Take the 2-minute tour ×
MathOverflow is a question and answer site for professional mathematicians. It's 100% free, no registration required.

Fractional Helly Theorem says the following:

For every $0<\alpha\leq 1$ there exists $\beta = \beta(d, \alpha)$ with the following property. Let $C_1 , C_2 , ..., C_n$ be convex sets in $R^d$, $n \geq d + 1$, and at least $\alpha {n \choose d+1}$ of the collection of sets of size $d + 1$ have non-empty intersection, so there exists a point contained in at least $\beta n$ sets. Where $\beta(\alpha)=1-(1-\alpha)^\frac{1}{(d+1)}$.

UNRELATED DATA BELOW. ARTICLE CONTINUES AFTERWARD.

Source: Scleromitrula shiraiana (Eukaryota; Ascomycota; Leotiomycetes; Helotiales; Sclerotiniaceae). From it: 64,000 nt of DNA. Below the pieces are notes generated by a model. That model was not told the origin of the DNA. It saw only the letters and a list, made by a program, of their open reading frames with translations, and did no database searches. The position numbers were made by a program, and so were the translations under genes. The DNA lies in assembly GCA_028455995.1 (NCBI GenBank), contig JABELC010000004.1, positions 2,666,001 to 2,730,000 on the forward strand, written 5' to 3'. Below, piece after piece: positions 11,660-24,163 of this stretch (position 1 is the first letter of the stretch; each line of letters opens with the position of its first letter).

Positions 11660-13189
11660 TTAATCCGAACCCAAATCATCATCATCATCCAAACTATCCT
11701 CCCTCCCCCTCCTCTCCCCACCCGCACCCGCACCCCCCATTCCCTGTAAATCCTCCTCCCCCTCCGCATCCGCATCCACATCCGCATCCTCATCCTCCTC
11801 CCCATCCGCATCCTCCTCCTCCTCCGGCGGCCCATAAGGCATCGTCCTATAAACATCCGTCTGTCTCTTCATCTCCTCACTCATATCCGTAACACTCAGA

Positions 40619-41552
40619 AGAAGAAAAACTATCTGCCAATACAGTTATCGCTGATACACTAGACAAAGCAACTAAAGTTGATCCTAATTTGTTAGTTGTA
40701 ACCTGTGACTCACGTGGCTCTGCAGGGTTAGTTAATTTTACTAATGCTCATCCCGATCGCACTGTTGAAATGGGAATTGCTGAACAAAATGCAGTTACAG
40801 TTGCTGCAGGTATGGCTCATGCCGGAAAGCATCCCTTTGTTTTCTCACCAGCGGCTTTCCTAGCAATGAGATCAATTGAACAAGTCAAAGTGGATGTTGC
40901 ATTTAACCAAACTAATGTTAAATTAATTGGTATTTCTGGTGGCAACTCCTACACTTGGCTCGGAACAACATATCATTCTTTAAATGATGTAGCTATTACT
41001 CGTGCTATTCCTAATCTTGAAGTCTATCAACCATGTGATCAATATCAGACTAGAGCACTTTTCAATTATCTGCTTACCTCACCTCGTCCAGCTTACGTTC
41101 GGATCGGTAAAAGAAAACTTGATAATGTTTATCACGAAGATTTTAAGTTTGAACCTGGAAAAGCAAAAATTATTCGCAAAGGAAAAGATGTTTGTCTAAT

Now, my question is whether the fractional Helly is true for more than one piercing also? More precisely, if at least $0<\alpha'\leq 1$ fraction of ${n \choose k(d+1)}$ sets are pierced by at most $k$ points, then at least $\beta'n$ sets are pierced by at most $k$ points. Where $\beta'=\beta'(\alpha',k,d)$ and $\beta'$ approaches to $1$ as $\alpha'$ approaches to $1$.

I have asked the same question in math.stackexchange also. Sorry for repeating the question here.

share|improve this question

Your Answer

 
discard

By posting your answer, you agree to the privacy policy and terms of service.

Browse other questions tagged or ask your own question.